History of Softball

The game of softball has an interesting history. America has always been the most innovative and inventive nations of the world when it comes to sports. Softball is one of the finest innovations in the history of American sports. Softball is another close relative of the popular sport baseball, but with slight and significant alterations. It is very interesting to note that though softball has never gained much popularity worldwide, it has its genesis right in the nineteenth century. The very first version of softball was invented in Chicago in the year 1887 by a reporter from the Chicago Board of Trade. His name was George Hancock, and he tried to innovate a winter version of baseball.

Farragut Boat Club was the first venue where the newly evolved game of what was then known as ‘indoor baseball’ was first played. There are many humorous incidents which have proven to be one of the most important developments of the game. Instead of a specialized glove for the game, a boxing glove was tied to the ball. Instead of a specialized bat, a broom handle was used to hit the ball.

IN 1895 came the first time softball was played as an outdoor game, in Minneapolis. Firefighters played it for exercise. The game of softball at that time was known as kitten ball. After years of development in the game, the first ever softball league outside the United States was organized in Toronto, Canada, in 1897. Softball’s name had itself undergone a series of changes since 1926. Some of the names include indoor baseball, kitten ball, diamond ball, mush ball, and pumpkin ball. Standard and international rules were first agreed upon only after the formation of the Amateur Softball Association in 1933.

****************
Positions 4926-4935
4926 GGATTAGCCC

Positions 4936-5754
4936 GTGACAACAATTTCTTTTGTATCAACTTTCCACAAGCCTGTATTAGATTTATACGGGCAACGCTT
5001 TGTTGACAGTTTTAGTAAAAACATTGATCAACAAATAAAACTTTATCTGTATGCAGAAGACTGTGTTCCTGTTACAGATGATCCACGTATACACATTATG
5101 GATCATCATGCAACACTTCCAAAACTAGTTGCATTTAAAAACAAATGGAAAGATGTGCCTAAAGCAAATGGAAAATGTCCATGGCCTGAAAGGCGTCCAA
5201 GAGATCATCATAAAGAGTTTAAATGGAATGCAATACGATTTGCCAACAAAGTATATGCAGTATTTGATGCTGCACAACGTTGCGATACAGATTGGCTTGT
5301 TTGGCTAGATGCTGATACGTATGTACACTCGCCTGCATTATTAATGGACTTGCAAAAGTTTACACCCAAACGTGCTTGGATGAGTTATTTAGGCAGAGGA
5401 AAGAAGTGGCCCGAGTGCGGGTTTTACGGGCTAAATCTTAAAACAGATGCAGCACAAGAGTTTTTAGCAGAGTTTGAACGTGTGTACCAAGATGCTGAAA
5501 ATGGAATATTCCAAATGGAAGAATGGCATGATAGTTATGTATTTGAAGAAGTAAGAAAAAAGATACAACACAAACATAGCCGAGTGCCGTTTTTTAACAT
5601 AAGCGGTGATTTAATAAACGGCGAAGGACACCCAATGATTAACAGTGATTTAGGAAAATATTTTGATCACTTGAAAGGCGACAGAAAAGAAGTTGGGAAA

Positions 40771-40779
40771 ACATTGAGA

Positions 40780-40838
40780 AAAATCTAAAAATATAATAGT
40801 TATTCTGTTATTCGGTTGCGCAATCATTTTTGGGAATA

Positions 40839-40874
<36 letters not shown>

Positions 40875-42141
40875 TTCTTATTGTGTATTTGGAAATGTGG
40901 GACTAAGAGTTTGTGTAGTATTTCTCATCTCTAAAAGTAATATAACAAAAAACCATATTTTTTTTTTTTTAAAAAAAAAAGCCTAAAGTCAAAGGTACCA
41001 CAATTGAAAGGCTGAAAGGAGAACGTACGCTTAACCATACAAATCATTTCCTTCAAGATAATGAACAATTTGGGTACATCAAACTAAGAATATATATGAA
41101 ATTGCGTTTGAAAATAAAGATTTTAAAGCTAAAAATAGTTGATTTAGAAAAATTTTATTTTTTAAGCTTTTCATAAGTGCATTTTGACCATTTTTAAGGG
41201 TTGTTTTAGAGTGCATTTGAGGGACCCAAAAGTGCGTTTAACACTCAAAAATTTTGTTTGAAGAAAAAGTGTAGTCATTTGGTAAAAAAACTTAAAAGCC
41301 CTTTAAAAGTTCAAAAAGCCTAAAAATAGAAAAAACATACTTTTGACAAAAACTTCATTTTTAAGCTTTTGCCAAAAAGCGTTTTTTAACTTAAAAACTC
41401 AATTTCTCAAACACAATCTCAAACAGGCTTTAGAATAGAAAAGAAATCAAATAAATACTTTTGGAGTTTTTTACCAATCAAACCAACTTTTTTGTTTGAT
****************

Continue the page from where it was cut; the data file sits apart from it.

A Brief History Of The Bucket

The bucket has been a part of human history for thousands of years. Thought to originate from the word “buc”, which meant pitcher in Old English, the word first came into use in the 13th century, and continues to be a part of our ever evolving language, from slang to computer terminology.

From early childhood – the miniature bucket and spade, enjoyed in a sand pit or at the seaside, to the end of human life when people euphemistically “kick the bucket”, this essential item is part of daily life and language, used in every part of the world.

Ancient buckets

The earliest depictions of these useful objects are found on carvings dating from around 3200 BC, which show the Pharaoh Narmer with a servant carrying a bucket. Assyro-Babylonian carvings have gods and genies with small buckets, containing lustral (holy) water in one hand and a pine cone for sprinkling in the other. Ancient Olmec carvings in Mexico also show priests with small buckets.